Class Rankings are determined at the end of each semester -- with the chance for faculty then to replace any graduating seniors.

Faculty, of course, cannot have any students in both their fantasy and real classes in any given semester...although real-life tutoring is perfectly acceptable.

Winner: Universities, of course, because retention rates would SKYROCKET!

11 December 2013

Who Let the Dogs Out (sorry, I couldn't help myself): A Review of "The Hound of the Baskervilles"

Photo: Rich Wagner
Sherlock Holmes has become big once again on the screen (big and small -- twice), and, whenever an icon like Holmes returns, it makes one ponder what aspect of the character the culture deems itself to be lacking.  I really have no idea in this case (given that neither the film nor television version resembles Doyle’s detective), but here’s hoping that it’s simply the recognition that intelligence is a good thing.  (Certainly way too few of our public and popular figures seem to possess it, or, if they do, they continue to do a very, very good job of hiding that fact.)

But Holmes, as played by the hilarious Rich Hollman, returns to Connecticut in a wonderful way this holiday season as the lead character in Playhouse on Park’s three-man production of The Hound of the Baskervilles by Steven Canney and John Nicholson.  This fast-paced, every-actor-plays-multiple-characters-in-a-ridiculously-daft-way show is the kind of production in which Playhouse on Park has excelled these past few years, e.g., The Complete Works of William Shakespeare (Abridged) and The Mystery of Irma Vep, and its Victorian mojo recalls their Around the World In 80 Days (which remains one of this critic’s favorite productions at POP).

Tom Ridgely returns as director, and, under his deft touch, Hollman, with Brennan Caldwell (various Baskervilles, et alia) and POP co-artistic director Sean Harris (Watson, et alia), get to have so much fun that the audience can’t help but to enjoy the ride.  Indeed, the three very talented actors clearly enjoy each other so much on stage that the improvised beginnings of the two acts are even more hilarious than the rest of the script (which, truth be told, drags a bit here and there…through no fault of the acting or direction).  Among the many, many comic highlights are Hollman’s portrayal of a horse swallowed by a swamp (twice), Caldwell’s fear of ghosts, and Harris’ Watson’s need to be loved.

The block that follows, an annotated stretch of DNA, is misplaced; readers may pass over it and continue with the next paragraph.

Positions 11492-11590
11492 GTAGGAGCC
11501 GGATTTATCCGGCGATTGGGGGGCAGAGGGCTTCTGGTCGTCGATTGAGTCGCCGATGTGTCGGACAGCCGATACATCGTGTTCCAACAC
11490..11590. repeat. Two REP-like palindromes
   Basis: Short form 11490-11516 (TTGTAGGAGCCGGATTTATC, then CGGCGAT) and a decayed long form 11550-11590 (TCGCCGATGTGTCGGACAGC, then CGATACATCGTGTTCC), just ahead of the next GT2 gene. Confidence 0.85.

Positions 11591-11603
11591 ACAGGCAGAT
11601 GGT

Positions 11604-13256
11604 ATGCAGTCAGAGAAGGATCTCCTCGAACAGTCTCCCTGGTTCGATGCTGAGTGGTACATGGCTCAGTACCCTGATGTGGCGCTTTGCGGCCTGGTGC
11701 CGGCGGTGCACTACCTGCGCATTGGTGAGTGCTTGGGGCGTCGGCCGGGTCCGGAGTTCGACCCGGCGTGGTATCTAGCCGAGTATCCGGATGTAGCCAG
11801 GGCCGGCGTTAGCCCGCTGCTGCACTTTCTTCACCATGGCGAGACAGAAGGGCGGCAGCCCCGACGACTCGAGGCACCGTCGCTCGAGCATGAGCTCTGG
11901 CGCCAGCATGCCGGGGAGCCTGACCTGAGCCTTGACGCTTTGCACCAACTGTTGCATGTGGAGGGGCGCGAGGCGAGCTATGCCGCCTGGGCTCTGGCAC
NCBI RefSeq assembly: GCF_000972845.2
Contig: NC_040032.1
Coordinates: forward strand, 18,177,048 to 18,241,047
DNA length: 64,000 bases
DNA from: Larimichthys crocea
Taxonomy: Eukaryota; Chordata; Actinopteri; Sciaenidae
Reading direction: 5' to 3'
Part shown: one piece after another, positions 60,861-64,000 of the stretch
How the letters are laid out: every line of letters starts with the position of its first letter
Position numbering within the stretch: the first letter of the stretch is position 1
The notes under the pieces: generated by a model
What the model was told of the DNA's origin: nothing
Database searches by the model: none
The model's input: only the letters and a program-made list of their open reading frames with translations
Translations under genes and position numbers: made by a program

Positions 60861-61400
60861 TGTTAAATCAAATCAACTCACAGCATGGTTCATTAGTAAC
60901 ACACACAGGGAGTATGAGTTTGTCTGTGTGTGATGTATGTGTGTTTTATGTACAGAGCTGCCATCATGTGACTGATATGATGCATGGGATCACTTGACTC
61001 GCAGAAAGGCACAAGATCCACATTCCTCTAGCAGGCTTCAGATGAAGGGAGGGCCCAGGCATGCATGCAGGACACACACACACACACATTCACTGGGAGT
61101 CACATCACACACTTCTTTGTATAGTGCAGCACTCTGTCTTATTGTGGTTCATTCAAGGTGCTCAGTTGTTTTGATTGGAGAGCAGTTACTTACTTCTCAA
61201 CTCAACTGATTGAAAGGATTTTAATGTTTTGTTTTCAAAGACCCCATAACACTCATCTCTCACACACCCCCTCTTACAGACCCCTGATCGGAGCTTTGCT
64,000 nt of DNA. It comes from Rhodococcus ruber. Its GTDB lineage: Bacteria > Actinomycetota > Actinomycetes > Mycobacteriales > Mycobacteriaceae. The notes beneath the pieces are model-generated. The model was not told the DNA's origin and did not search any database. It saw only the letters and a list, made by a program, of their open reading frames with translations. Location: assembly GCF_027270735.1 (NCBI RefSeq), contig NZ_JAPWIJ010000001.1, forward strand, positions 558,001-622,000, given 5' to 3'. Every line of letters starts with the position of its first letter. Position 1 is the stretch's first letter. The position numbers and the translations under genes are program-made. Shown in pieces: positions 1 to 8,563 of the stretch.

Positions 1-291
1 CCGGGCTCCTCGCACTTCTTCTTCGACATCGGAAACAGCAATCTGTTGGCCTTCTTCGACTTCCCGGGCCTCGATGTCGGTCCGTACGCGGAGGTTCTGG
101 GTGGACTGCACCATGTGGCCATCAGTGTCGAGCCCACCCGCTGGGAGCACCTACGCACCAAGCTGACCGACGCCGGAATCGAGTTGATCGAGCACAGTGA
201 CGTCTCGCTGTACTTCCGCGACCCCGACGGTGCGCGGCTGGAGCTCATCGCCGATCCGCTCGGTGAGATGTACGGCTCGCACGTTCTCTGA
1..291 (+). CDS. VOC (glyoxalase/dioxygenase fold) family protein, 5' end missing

The Playhouse’s technical team once again delivers a clean, well detailed, and nicely executed production.

At this time of year, audiences seek warmth and, well…for lack of a better term, joy.  Playhouse on Park’s The Hound of the Baskervilles, which runs through December 22, provides just that.  A touch of mystery, a lotta laughter, and not a little silliness…just the perfect holiday brew.

08 December 2013

In honor of Quintus Horatius Flaccus' birthday...

I suggest at some point today you:

a) break out some good Falernian wine (Odes I.27, II.3, II.11; Satires II.4;  Epistles I.18),

b) take a walk around town until some boorish individual latches on to you (Satires, I.9),

c) take a walk in the forest until some tree almost falls on you (Odes II.13),

d) visit your city cousin - if you're a country mouse (Satires 2.6),

e) paint a human head on a horse's neck (Ars Poetica),

f) take a nice long look at the snow on Mt. Soracte (Odes I.9),

g) remember your Pyrrha (Odes I.5),

h) build a  monument more lasting than bronze - i.e. write a really good book of poems (Odes 3.30);

or finally,

i) just seize the day (Odes I.11).